"The wounded soldiers I've met are not discouraged by their injuries," said Brig. Gen. Darryl Williams, Commander of the U.S. Army Warrior Transition Command in Alexandria, Va.. "Instead, they're looking for ways to get back into life and challenge themselves to fulfill their potential. Physical fitness plays an important role throughout the Army, and WTC encourages all wounded warriors to incorporate adaptive sports into their recovery plans."
The Wounded Warrior Program helps soldiers who have suffered wounds of various types and severity find ways to ease back into active lives.
Adaptive sports play a key role in the recovery of the Army's wounded, ill and injured soldiers. "Sports provide wounded warriors with great exercise and lets them see the things they can do instead of what they can't do," said Army veteran Joe Bowser, a member of the U.S. Stand-Up National Amputee Hockey Team.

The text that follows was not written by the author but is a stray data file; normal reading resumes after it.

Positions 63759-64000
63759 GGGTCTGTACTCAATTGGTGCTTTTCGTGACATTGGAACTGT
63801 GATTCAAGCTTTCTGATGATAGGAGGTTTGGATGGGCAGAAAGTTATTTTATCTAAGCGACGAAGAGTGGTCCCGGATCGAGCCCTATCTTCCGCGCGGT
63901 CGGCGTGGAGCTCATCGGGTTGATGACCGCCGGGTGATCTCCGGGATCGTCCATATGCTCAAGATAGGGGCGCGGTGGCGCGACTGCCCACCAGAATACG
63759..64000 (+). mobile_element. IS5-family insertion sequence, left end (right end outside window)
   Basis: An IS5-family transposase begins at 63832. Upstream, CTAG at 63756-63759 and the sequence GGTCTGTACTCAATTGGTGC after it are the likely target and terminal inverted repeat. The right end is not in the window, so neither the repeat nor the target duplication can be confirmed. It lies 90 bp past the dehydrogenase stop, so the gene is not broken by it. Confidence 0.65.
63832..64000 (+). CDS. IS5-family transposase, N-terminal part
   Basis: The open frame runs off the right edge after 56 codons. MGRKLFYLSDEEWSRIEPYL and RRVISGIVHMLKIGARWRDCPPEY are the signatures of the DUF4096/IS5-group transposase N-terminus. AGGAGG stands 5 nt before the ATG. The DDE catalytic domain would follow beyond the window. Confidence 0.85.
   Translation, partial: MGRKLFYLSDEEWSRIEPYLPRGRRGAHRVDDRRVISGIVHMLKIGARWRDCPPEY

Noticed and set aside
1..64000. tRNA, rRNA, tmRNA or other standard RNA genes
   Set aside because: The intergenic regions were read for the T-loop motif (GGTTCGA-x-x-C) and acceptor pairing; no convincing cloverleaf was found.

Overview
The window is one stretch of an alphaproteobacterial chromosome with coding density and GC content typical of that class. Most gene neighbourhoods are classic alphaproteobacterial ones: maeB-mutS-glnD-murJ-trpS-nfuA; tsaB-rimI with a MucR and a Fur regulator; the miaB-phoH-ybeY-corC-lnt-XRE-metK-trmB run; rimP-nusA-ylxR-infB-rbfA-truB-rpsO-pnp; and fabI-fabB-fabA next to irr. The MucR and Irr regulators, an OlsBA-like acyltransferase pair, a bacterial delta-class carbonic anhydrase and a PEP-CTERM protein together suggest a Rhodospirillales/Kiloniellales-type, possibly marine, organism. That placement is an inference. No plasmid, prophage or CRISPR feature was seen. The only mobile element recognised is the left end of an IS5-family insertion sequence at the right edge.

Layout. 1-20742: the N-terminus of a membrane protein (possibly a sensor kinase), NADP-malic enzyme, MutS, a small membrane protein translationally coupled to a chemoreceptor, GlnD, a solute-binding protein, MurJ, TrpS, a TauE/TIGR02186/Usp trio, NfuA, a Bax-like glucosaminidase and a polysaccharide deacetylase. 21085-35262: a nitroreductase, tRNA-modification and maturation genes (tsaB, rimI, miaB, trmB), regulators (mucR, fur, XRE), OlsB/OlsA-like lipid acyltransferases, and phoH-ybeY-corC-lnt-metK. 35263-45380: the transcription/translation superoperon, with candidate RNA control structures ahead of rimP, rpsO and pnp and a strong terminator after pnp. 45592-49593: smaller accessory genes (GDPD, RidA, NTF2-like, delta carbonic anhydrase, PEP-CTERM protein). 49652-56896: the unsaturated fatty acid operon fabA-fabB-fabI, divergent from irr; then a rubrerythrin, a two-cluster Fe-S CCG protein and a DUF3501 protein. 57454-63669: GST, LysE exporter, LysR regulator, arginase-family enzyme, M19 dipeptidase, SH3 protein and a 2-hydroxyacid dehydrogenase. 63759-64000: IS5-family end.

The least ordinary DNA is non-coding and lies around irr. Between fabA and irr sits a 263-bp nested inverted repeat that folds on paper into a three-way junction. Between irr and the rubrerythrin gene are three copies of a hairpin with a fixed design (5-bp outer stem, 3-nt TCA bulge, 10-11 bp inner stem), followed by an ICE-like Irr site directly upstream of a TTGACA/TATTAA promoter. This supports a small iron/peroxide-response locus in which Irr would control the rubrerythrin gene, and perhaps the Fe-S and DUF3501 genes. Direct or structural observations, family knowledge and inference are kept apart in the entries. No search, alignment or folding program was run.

Whitetail Resort in Mercersburg, Pa., is among the many resorts around the nation that participate in programs to help teach Wounded Warriors how to ski, or to relean how to ski with serious wounds.
This video shows one Wounded Warrior, a Marine veteran identified only as Todd, in his second ski lesson last month at Whitetail Resort, in a program run by the Wounded Warrior Project and Two Top Mountain Adaptive Sports Foundation.
Todd lost both legs and part of his left arm in combat four months ago.
He is one of hundreds of thousands of young Americans sent to war in Iraq and Afghanistan, and one of more than 40,000 who have been wounded. Snowsports are helping him heal, physically, mentally, emotionally, and spiritually.
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